Review: IK Multimedia iRig Mic Cast for iPhone/iPod touch/iPad
Microphone accessory manufacturers used to have it easy: iPods didn't have integrated mics, so any accessory was better than nothing. But with the release of mic-laden iPhones, iPod nanos, iPod touches, and iPads, as well as the free, bundled-in Apple Earphones with Remote + Mic, the standard was raised: what could developers offer that was decidedly better in some way than what Apple was including at no cost? IK Multimedia's iRig Mic Cast ($40) is the latest in a short string of answers to that question, priced and sized inbetween the least and most expensive microphone accessories that have been released in recent years. It's capable of making clearer-sounding recordings than the latest noise-canceling mics on the iPhone 4S, though users looking for pro-caliber audio may have to spend a little more to get it.
IK Multimedia’s designers chose a miniature but classic look for iRig Mic Cast: roughly 0.3” thick by 1.2” wide by 1.75” tall on its own, the silver-grilled and black plastic accessory juts out only a little over an inch from the headphone port of an Apple device, with only two notable external features—a “lo/hi” gain switch on the front, and a 3.5mm headphone pass-through port on the right. Hold iRig Mic Cast up to the light and you’ll see that much of the interior inside the reasonably solid-feeling silver grille is empty, with a circular unidirectional microphone floating in the center with some space to breathe. Close inspection of the 3.5mm headphone plug on the bottom shows a plastic extender that enables the accessory to be compatible with many cases, as its hard bottom doesn’t need to rest flush with the device’s top or bottom surface. We had no problems connecting it to iPhones or iPads inside common cases.
The critical promise of iRig Mic Cast is that the unidirectional mic will deliver “crystal clear sound with no background noise,” and there’s no doubt that the audio it records is superior to what Apple’s devices can do on their own. Sibilance in the iPhone 4S’s mic, for instance, is eliminated in the smoother-sounding voice recordings produced by iRig Mic Cast; Apple appears to have optimized its mic with added treble for intelligibility, whereas IK Multimedia’s equalization balance is more natural.
iRig Mic Cast also does better with ambient noises: on low gain with no noise in the background, it renders nearby voices a little more clearly than the iPhone 4S’s noise-canceling mic does, with noticeably lower background hiss; on high gain, the nearby voice remains clear, though the background hiss increases to iPhone-like levels, as the mic becomes capable of capturing voices at greater distances than Apple’s devices can do on their own. Additionally, with fairly loud ambient noise in the background, iRig Mic Cast does a modestly better job of isolating a nearby voice than the iPhone 4S does; once again, the iPhone’s treble sounds overly sharp by comparison, while the accessory’s rendition is softer but considerably less grating on the ear.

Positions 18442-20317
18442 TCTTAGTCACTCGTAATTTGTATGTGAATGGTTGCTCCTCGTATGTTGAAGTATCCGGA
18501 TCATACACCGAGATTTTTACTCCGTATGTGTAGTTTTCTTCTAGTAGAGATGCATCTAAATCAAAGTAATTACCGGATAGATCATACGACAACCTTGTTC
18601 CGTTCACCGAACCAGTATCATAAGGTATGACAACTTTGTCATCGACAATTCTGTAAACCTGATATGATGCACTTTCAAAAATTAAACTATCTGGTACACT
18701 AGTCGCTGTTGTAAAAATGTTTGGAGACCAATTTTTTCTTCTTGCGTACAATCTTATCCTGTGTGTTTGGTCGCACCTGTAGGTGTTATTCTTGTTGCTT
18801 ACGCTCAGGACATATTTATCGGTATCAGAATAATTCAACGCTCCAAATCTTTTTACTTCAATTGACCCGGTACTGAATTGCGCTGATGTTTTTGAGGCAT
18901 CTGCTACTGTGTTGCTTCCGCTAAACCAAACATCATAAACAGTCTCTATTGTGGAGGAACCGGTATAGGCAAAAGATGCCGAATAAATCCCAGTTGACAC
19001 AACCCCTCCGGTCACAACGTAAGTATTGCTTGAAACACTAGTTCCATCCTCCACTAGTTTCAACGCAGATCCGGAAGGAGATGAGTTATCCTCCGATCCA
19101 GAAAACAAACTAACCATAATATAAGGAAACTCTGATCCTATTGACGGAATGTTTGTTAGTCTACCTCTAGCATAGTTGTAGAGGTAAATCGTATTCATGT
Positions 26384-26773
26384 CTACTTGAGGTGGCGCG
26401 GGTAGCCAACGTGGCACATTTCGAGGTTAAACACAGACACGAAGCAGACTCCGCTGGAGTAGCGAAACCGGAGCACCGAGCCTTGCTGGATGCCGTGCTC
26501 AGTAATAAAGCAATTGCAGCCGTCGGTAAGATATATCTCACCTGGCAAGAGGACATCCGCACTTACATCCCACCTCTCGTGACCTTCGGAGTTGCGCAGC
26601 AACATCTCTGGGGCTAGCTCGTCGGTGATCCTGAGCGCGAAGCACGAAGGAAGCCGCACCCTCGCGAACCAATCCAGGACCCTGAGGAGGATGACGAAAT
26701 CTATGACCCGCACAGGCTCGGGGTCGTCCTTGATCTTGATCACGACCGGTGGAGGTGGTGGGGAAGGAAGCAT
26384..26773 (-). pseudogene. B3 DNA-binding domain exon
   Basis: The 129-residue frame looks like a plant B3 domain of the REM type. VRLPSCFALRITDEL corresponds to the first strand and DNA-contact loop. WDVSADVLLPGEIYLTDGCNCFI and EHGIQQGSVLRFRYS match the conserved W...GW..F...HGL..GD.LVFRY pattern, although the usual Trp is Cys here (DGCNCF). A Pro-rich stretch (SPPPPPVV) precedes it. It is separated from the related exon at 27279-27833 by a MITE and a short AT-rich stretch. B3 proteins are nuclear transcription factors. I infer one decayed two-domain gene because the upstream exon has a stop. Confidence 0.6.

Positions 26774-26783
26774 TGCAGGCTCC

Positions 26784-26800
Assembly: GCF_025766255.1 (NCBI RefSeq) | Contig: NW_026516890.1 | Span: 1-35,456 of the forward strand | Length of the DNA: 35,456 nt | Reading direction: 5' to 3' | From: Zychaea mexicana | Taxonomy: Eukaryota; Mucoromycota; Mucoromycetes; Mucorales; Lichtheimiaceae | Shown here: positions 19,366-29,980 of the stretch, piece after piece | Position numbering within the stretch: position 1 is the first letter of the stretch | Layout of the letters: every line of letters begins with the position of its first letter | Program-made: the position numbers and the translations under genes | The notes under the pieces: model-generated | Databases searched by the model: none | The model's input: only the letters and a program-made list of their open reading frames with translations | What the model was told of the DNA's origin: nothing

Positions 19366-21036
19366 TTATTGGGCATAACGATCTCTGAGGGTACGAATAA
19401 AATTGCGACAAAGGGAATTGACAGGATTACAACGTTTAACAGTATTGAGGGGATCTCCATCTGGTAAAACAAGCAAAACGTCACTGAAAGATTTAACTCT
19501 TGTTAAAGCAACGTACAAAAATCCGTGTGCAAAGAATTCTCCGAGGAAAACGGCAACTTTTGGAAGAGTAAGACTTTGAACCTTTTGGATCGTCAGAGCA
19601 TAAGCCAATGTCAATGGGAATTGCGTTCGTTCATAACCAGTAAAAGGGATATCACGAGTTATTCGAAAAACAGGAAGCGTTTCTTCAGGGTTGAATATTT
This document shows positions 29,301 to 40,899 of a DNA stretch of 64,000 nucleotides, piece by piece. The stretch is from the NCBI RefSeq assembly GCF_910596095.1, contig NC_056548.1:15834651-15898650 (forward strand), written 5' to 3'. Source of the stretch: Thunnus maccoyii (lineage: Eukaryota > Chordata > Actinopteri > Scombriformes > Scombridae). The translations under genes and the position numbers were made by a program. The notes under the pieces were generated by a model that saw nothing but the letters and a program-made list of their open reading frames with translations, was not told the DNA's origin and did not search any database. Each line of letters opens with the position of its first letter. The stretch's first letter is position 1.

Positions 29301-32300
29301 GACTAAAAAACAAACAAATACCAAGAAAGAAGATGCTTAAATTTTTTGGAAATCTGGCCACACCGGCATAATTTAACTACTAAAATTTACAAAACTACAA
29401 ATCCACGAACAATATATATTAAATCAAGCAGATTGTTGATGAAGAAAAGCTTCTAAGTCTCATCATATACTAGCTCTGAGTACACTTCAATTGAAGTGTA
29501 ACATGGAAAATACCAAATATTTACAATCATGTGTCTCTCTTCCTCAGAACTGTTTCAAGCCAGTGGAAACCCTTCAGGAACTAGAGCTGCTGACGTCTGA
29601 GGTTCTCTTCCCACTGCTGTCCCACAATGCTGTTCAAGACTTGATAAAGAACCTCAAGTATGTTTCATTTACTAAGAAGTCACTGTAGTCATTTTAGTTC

iRig Mic Cast’s single biggest limitation is a consequence of its microphone port interface: unlike some past stereophonic mic accessories that have connected to the bottom Dock Connector port, this mic records solely in monaural mode, typically in 64kbps, low complexity AAC files if you’re using Apple’s free Voice Memos app. While IK Multimedia gives away a free iRig Recorder app that looks a little nicer, it also attempts to charge for “high quality” WAV exports and processing tools with a confusing pricing scheme. Given the price of the accessory—higher than the simplest top-mounted mic accessories we’ve tested in the past—it’s hard to understand why there’s a need to charge anything extra to unlock app features. Most users will be better off putting their money towards Apple’s GarageBand for audio processing, and many people might not need to run the iRig Recorder app at all.
As suggested above, the question of whether to buy any microphone accessory has become cloudy due to the inclusion of similar functionality in Apple’s devices, so iRig Mic Cast isn’t a home run: for $40, it’s a different and somewhat better alternative to the microphone your iPod, iPhone, or iPad already has built in—you’ll have to decide whether the difference is worth paying for. Users who are merely making voice recordings for dictation purposes will have little to no need for this accessory, but IK Multimedia’s primary target audience of musicians will find it to be a clearer and more natural-sounding recording alternative to using an unassisted Apple product. The compact, nice design is a lot easier to carry around than a full-sized microphone, and its compatibility with free and paid Apple apps makes up for iRig Recorder’s nickel-and-dime pricing scheme. It’s worthy of our general-level recommendation.